Havel had a phrase: “Living in the truth.” In a totalitarian society, living in the truth can be close to impossible, and yet it was possible for someone, as Havel analogized, as lowly as a greengrocer to refuse to “live in a lie”:

The original and most important sphere of activity, one that predetermines all the others, is simply an attempt to create and support the independent life of society as an articulated expression of living within the truth. In other words, serving truth consistently, purposefully, and articulately, and organizing this service. This is only natural, after all: if living within the truth is an elementary starting point for every attempt made by people to oppose the alienating pressure of the system, if it is the only meaningful basis of any independent act of political import, and if, ultimately, it is also the most intrinsic existential source of the “dissident” attitude, then it is difficult to imagine that even manifest “dissent” could have any other basis than the service of truth, the truthful life, and the attempt to make room for the genuine aims of life.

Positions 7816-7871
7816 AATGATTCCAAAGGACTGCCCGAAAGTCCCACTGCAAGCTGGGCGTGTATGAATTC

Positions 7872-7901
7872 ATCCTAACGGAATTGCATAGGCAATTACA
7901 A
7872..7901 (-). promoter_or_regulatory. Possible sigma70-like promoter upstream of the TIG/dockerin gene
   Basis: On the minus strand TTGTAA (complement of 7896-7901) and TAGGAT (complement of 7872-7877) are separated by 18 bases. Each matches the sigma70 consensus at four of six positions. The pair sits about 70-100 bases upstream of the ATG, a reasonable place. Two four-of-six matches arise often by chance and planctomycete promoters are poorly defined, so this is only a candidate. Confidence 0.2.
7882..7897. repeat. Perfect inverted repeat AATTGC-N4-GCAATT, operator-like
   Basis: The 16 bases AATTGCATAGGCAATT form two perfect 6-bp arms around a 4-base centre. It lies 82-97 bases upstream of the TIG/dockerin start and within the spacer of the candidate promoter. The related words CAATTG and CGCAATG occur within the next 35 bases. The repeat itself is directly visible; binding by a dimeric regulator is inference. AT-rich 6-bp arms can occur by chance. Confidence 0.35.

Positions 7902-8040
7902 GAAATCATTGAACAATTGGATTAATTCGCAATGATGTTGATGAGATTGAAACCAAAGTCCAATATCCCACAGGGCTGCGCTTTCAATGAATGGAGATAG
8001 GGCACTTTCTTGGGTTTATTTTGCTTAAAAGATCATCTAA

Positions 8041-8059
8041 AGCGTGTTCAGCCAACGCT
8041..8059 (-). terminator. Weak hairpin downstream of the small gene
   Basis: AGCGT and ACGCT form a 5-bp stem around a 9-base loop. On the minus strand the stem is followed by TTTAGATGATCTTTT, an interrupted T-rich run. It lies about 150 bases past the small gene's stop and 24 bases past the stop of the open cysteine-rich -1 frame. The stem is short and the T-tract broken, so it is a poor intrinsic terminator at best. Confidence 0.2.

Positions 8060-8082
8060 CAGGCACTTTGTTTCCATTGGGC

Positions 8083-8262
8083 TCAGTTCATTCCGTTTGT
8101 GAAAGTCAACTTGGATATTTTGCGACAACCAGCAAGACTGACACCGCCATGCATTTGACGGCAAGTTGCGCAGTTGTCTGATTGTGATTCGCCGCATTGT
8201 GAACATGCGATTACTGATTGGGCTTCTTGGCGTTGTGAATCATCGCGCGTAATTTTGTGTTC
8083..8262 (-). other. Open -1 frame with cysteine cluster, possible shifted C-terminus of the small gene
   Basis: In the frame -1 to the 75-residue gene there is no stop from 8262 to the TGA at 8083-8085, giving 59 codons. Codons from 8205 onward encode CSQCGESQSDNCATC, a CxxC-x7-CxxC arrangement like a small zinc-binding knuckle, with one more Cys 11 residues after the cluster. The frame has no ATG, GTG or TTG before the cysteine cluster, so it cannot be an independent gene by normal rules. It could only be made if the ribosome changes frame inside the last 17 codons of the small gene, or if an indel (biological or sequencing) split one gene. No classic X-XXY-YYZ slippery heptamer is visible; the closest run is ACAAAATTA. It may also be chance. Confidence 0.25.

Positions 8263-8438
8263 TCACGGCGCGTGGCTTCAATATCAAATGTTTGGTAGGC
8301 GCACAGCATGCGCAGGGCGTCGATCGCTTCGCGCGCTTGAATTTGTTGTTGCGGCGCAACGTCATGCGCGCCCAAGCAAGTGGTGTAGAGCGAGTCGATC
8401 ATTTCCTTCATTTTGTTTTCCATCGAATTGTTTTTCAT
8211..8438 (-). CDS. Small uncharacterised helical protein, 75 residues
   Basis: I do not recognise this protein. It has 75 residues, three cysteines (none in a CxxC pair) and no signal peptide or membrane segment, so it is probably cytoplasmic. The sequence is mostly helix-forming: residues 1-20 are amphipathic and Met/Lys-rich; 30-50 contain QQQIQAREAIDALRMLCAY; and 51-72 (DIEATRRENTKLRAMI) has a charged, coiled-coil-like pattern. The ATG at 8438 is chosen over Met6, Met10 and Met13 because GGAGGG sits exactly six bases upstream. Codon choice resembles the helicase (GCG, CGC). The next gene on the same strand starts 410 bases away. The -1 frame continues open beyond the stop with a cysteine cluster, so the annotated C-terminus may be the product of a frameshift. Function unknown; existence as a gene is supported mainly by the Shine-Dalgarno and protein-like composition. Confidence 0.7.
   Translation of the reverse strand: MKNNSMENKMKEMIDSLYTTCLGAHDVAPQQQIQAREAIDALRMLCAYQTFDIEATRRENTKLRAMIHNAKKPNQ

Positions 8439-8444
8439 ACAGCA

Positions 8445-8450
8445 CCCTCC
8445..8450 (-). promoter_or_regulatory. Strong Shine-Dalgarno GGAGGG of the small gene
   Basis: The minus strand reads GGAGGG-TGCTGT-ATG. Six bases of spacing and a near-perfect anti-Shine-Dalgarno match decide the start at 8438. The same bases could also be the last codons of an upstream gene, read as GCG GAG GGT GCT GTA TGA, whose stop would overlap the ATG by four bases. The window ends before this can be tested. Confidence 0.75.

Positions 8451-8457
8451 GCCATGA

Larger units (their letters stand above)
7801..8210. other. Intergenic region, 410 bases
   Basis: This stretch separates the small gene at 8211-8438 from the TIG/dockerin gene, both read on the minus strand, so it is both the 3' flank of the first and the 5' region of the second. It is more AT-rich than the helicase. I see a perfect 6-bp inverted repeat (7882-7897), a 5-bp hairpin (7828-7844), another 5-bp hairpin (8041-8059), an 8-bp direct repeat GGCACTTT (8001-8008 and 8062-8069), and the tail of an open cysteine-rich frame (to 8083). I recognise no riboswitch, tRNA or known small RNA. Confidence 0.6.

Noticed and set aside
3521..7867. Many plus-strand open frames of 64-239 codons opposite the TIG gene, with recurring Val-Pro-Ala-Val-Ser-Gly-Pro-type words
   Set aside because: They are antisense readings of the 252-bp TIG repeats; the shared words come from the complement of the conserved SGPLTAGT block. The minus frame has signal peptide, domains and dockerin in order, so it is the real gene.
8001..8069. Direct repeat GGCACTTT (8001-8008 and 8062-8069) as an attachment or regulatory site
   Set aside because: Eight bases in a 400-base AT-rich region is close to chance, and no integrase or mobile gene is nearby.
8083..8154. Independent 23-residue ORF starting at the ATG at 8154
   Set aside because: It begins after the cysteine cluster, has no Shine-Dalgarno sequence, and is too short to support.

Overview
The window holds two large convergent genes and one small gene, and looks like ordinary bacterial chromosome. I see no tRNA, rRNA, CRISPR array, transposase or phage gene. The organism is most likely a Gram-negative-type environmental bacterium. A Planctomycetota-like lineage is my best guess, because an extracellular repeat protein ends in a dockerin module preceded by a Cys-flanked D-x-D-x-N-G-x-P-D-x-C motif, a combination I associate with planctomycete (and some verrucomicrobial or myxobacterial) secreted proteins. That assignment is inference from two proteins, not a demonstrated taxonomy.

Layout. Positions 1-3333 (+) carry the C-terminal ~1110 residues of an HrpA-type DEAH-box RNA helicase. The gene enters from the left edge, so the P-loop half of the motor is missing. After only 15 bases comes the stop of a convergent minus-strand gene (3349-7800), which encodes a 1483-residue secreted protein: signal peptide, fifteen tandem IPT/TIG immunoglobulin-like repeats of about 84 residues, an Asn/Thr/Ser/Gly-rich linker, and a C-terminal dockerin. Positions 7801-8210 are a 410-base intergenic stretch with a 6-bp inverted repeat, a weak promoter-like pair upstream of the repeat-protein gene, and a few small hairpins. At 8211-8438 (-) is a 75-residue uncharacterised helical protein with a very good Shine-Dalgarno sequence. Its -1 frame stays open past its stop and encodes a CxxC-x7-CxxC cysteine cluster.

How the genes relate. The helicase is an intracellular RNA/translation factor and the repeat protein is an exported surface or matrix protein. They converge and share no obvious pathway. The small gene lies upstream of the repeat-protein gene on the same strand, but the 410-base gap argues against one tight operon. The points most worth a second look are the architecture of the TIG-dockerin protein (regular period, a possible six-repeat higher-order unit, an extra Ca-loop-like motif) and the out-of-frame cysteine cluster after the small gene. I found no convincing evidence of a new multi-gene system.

Havel and many others were capable of living in truth in far darker circumstances than our own, and at far greater personal risk. But to cling to this now — to empiricism, facts, to what we see with our eyes and hear with our ears, to what we can say in plain English — is to commit to the central and most essential task of resistance. We live in a lie now, perpetrated from the very top, enhanced by relentless propaganda, and designed to shore up what is a cult. It is growing in strength. It is precisely now that we must manage at every moment to dispel it. And then to vote, en masse, for its extinction.

I would add that those in the media who repeat his nonsense, in headlines, for example, without simultaneously referring to it as nonsense are also playing their role. 

But, yes, we who respect reality must VOTE EN MASSE FOR HIS DELUSIONAL REALITY SHOW’S EXTINCTION.